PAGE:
If they follow Maxwell's ideas on governors, maybe they'll start following some of his other laws and line up a little better Aug 09, Syed Ashrafulla rated it really liked it Shelves: This is a good book explaining a possible feedback mechanism that causes financial crises. Essentially expedience forces market participants to overlever during good periods and try to retract money during bad periods. This exacerbates the natural economic cycle so that peaks go higher when borrowing money to invest and troughs go lower when pulling money out.

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As a result the drawdown is far wider than the normal economic cycle. The author does a very good job of describing this mechanism as This is a good book explaining a possible feedback mechanism that causes financial crises. The author does a very good job of describing this mechanism as well as why it happens. He avoids for the most part the use of behavioral economics on purpose. The reason is to avoid people making the assumption that Shiller and Kahneman are required for this cycle-to-crisis transformation. You can use rational efficient market theory, an adherence to the flawed efficient market hypothesis and shorter-term political pressure to generate the cycle.

I was a little bit disappointed in the author's proposed solution to the credit expansion of market participants. It amounted to telling everyone they are wrong rather than forcing them. If you believe the right answer is to force investors to have enough capital to take the bets they are taking, then it is not enough to remind them.

You have to use an expanded law to force constant monitoring of credit. If you are free market, then what you want is for overleveraged firms to fail during the downturn so that those consequences are priced into the market. The notion of using words over actions seems academic more than influential. Still, I recommend the book as a good way to learn how to describe the effect of credit policy on financial cycles.

Apr 23, John rated it liked it. Minsky was regarded as a maverick and a lone voice arguing against the ''Efficent Market Hypothesis'' that mainstream economists and policy makers had adopted in the last 30 years. He argued that Finanacial markets do not operate in the same way as markets in goods and services. I thought the author George Cooper puts the argument simply as follows: In the goods market, higher prices trigger lower demand.

In the asset market higher prices trigger higher demand. One market is a stable equilibrium-seeking system and the other habitually prone to boom-bust cycles, with no equilibrium state'' Where I disagree with the author is when he argues that credit should be controlled more effectively by central banks but concedes that the boom years where fueled by a credit boom, but he doesn't acknowledge that this period saw wages as a percentage of GDP fall in comparison to an increase in profits. So it could be argued that the only way workers can buy the goods and services produced was to increase the level of credit in the economy.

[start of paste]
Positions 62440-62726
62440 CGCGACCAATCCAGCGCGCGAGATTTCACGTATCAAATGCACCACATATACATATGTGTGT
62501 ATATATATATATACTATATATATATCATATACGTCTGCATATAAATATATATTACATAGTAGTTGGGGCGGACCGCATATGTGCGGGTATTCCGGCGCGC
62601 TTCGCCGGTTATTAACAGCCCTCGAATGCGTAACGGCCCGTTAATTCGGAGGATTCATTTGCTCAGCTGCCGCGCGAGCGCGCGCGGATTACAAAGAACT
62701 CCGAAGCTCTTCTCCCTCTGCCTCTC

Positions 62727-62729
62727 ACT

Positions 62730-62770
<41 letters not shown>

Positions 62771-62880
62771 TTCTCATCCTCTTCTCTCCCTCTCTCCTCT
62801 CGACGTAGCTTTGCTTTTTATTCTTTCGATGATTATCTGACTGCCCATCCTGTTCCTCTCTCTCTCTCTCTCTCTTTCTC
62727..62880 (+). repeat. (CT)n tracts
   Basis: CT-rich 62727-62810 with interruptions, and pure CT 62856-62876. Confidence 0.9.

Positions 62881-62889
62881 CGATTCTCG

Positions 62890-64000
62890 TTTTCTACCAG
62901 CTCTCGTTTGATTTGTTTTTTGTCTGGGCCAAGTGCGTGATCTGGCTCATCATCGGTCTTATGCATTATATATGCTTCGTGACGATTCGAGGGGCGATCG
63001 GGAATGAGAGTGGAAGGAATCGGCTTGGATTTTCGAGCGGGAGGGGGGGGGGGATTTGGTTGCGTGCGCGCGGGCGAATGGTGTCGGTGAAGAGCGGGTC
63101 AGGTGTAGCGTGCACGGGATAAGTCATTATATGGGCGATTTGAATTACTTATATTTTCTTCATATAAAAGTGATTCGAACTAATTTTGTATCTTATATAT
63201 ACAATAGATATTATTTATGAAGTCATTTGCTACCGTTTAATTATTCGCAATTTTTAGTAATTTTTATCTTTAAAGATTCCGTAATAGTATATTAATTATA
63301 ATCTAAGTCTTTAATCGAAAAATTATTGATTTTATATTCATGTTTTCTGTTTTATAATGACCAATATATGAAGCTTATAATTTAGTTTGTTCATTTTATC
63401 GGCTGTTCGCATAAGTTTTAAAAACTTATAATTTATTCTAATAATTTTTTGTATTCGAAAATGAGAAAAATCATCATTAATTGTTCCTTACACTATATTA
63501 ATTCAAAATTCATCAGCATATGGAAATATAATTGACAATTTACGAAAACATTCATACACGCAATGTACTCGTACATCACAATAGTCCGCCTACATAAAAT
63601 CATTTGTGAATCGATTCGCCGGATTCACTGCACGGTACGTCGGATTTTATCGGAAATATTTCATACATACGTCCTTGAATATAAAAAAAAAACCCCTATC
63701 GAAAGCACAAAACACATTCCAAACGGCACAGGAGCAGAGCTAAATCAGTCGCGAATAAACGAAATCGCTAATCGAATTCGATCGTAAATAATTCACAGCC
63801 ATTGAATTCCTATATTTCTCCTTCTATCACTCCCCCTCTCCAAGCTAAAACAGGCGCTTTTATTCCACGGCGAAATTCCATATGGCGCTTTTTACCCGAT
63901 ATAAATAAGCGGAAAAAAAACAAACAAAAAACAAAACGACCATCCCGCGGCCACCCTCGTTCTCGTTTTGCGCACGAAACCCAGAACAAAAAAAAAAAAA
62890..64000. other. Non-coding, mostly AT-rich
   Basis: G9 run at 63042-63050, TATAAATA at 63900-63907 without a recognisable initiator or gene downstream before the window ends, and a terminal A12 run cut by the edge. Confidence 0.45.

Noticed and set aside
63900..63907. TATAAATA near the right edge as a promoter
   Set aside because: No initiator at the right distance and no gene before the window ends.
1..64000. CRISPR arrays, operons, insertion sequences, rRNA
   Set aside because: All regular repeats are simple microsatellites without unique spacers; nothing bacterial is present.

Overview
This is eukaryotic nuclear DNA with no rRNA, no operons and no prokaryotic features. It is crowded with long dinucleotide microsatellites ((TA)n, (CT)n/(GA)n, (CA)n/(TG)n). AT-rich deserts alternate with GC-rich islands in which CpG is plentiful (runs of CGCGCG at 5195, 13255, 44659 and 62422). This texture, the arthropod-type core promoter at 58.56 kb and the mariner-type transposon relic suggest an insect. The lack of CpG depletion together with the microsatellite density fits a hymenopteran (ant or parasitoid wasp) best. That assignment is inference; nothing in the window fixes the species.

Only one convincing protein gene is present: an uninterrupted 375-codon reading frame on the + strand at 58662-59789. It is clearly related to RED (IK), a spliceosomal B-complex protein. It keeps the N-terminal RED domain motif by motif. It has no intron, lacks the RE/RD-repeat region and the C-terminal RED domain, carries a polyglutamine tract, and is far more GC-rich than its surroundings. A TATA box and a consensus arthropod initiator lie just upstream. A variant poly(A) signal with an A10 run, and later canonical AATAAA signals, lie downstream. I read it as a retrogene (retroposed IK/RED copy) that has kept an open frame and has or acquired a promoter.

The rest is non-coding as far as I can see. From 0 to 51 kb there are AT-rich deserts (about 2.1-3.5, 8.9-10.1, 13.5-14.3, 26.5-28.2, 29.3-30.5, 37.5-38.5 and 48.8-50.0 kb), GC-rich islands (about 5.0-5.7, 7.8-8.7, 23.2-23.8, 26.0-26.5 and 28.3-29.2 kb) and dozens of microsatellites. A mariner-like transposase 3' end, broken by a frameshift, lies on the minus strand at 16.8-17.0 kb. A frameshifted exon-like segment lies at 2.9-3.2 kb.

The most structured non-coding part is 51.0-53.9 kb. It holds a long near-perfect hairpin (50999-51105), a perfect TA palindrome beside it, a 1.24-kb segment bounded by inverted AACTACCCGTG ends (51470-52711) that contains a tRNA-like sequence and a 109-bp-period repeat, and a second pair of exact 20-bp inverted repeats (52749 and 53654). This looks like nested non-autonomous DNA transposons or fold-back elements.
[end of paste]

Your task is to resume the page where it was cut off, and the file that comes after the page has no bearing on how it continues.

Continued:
I think the author misses the point, if you increase the percentage of income going to workers creating a more equal society this would automatically decrease the need for credit fueled growth. This was an excellent read, but disheartening. It clearly lays out how, while Adam Smith's invisible hand applies to the market for goods, it does not apply to the asset markets, in which there is no equilibrium the best we can hope for is to lightly apply governors to dampen the fundamental instability.

The majority of the book is dedicated to the myriad flaws in the Efficient Market Hypothesis EMH , currently the dominant macroeconomic theory, and that's where it gets disheartening: In short, we is not learning. EMH ignores the scientific method and twists facts to fit theories. Cooper's writing style is engaging and very readable. He has a number of excellent turns of phrase, such as "In the goods market Adam Smith's invisible hand is the benign force guiding the markets to the best of possible states. In the asset markets the invisible hand is playing racquetball, driving the market into repeated boom-bust cycles.

Sep 06, Ryan Mcconville rated it liked it. George Cooper's "Origin of Financial Crisis" is a quick read which basically says that our current economic theories do not explain how the economy actually works. Specifically, he argues that markets are not efficient, do not naturally approach equilibrium, and cannot be measured and predicted using models based on normal distribution functions. Markets especially capital ones are not random, but rather, self-reinforcing as if having memory when both expanding and contracting; for this reas George Cooper's "Origin of Financial Crisis" is a quick read which basically says that our current economic theories do not explain how the economy actually works.

Markets especially capital ones are not random, but rather, self-reinforcing as if having memory when both expanding and contracting; for this reason financial risk models don't work, i. The central banking system, according the Cooper, makes things worse by seeking to "maximize economic activity" by using credit expansion the fastest way to stimulate spending and thus growth , which inevitably leads to increased debt stock and ultimately further financial instability.

This book incisively attacks the entrenched, seemingly unmovable Efficient Market Hypothesis EFH , which is, like other Neoclassical theory, preposterously premised on a number of untenable assumptions perfect information, rational expectations, etc. In lieu of this theory Cooper suggests an unoriginal proposition, recommending a disentanglement of the Efficient Market Hypothesis, on one hand, and a greater embrace of Hyman Minsky's Financial Instability Hypothesis on the other.